Wednesday, August 1, 2012

Master And Commander

Thom writes:
Each week, I post three words. You write something using the words.

Then come back and post a link to the contribution with Mr. Linky (but please, link to the exact post, not your blog, by clicking on the exact post title and paste it to Mr. Linky below). As always, there's no hard-and-fast rule that you have to post on Wednesday.

To link up with this week's Three Word Wednesday *click here*

This week's words:

Emotion; Falter; Touch

Master And Commander

In the background he's
taking down a larger foe
while I sit in fell
emotion, or I
falter before this mirror,
lose my touch after
the cold blades come out,
slice my sweaty fat belly
or cut off my hand.
I was not made for

Written for Three Word Wednesday
August 1, 2012 5:52 AM

Master and Commander: The Far Side of the World is a 2003 British-Australian epic historical drama film directed by Peter Weir, starring Russell Crowe as Jack Aubrey, with Paul Bettany as Stephen Maturin and released by 20th Century Fox, Miramax Films and Universal Studios. The film's plot and characters are adapted from three novels in author Patrick O'Brian's Aubrey–Maturin series, which has a total of 20 novels of Jack Aubrey's naval career.

At the 76th Academy Awards, the film was nominated for 10 Oscars, including Best Picture. It won in two categories, Best Cinematography and Best Sound Editing and lost in all other categories to The Lord of the Rings: The Return of the King.


  1. I remember the film..sad..succinctly echoed in your last line..which can perhaps be applied to all manner of wars..jae

  2. I don;t think I'm made for war either.

  3. there are probably very few who are 'made for war'...thank god.....great movie, and descriptive poetry...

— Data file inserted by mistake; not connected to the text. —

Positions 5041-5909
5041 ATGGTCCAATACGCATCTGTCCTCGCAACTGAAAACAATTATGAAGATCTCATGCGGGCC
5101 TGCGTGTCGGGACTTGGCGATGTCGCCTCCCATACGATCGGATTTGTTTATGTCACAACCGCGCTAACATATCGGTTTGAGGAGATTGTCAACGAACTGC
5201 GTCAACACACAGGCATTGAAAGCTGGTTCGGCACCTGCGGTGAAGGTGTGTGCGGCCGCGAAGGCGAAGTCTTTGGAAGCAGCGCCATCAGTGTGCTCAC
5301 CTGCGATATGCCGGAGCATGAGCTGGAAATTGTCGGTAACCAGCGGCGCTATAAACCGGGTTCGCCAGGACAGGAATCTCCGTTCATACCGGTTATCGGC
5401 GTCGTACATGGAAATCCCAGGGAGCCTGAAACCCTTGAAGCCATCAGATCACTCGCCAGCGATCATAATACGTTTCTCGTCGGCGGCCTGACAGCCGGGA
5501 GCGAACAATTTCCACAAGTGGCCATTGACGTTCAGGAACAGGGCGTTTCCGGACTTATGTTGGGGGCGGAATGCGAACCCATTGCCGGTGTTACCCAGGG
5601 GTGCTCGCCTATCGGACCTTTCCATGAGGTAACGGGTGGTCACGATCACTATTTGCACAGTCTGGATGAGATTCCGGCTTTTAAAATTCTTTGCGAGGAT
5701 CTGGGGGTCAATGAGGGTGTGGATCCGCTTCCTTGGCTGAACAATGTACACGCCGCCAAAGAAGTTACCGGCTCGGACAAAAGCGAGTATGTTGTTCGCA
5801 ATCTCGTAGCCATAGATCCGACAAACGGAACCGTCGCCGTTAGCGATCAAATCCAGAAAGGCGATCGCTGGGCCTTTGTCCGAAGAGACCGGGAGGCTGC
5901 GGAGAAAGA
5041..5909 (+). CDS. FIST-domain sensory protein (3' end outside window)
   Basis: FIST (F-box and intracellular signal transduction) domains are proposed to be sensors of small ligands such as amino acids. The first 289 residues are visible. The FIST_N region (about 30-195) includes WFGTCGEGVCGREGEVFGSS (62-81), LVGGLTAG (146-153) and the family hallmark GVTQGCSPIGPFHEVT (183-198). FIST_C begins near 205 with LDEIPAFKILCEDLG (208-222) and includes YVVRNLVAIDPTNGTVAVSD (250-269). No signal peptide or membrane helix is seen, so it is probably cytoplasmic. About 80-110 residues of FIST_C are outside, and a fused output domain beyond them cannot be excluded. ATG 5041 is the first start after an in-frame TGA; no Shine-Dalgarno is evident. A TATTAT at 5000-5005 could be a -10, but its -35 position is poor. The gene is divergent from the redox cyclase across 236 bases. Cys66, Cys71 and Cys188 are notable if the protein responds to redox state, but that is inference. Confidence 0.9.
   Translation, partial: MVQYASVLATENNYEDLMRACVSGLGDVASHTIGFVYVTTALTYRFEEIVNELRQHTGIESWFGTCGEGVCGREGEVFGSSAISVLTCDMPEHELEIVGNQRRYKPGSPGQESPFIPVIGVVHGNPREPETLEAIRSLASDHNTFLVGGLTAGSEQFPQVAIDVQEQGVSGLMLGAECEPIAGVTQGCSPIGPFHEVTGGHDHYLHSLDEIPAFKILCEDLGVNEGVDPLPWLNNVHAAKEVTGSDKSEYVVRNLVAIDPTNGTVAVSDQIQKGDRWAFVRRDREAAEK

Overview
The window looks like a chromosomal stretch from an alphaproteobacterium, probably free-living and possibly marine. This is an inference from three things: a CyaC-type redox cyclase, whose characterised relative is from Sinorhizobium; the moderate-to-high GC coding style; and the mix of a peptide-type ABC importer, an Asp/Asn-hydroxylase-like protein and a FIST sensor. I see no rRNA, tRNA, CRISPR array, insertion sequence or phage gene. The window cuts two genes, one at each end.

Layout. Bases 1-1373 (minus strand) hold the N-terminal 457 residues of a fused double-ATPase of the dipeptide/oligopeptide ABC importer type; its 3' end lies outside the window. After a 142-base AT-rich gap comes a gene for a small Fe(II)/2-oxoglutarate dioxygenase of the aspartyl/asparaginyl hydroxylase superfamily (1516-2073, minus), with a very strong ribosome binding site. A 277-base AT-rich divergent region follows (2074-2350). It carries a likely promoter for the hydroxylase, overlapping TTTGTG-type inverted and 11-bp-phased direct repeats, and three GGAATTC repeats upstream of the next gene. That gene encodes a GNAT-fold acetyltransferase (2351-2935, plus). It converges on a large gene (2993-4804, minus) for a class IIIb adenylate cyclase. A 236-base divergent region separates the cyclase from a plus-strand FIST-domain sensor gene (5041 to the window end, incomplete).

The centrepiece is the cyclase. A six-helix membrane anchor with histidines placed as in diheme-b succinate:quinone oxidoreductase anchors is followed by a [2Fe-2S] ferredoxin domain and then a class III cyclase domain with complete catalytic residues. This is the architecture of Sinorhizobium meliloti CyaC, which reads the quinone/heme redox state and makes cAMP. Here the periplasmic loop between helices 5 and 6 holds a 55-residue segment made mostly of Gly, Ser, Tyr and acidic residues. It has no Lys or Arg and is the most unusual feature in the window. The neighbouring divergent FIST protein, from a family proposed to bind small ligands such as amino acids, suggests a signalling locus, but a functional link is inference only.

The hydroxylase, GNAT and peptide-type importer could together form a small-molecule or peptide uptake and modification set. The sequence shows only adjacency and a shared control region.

4. I agree with you and the others, I don't think many of us are made for war, or would take part in wars if all were avoidable. I felt the slice of the blade in your words.

  5. the only opponent I would really care to face is myself and I have a hard enough time doing that. I prefer my weapon to come in the form of a pencil (or keyboard).

  6. And yet every culture has a culture of war within it, while many cultures revere war as the primary way of breaking male childhood, leading to maturity. In the original however, many war styles do not lead to genocide or even very much collateral damage at all, and often enough not even the principals are routinely wounded. On the other hand, war is often about collecting slaves along with other loot.

  7. By the way, if I were Russell Crowe, I would probably really dislike "The Lord of the Rings: The Return of the King".

  8. On this point of point of war I rather favor the biblical example of two sides settling the war in hand to hand combat with their foremost warriors. Luckily David had a slingshot and no armor whereas Goliath...

    Clearly David lost to Goliath in the 76th Academy Awards.

  9. The trouble with doing things your way, Oldegg, is that the loser may be tempted beyond bearing to break the rules big time when the outcome is coming clear. Of course the rules were more important in those days than they are today.

  10. War is all about greed. Not being made for war implies that there is a deep humanity and empathy in this man.

    I got through three chapters of "Master," and decided it was too thick with terminology and too thin on anything resembling a storyline I could relate to as a woman. Russell Crowe did a bang-up job, I heard, but I didn't see the movie...

    I wish more were "not made for war," but there would still be profiteers sending the unwilling anyway... Peace, Amy


The chicken crossed the road. That's poultry in motion.

Get Your Own Visitor Map!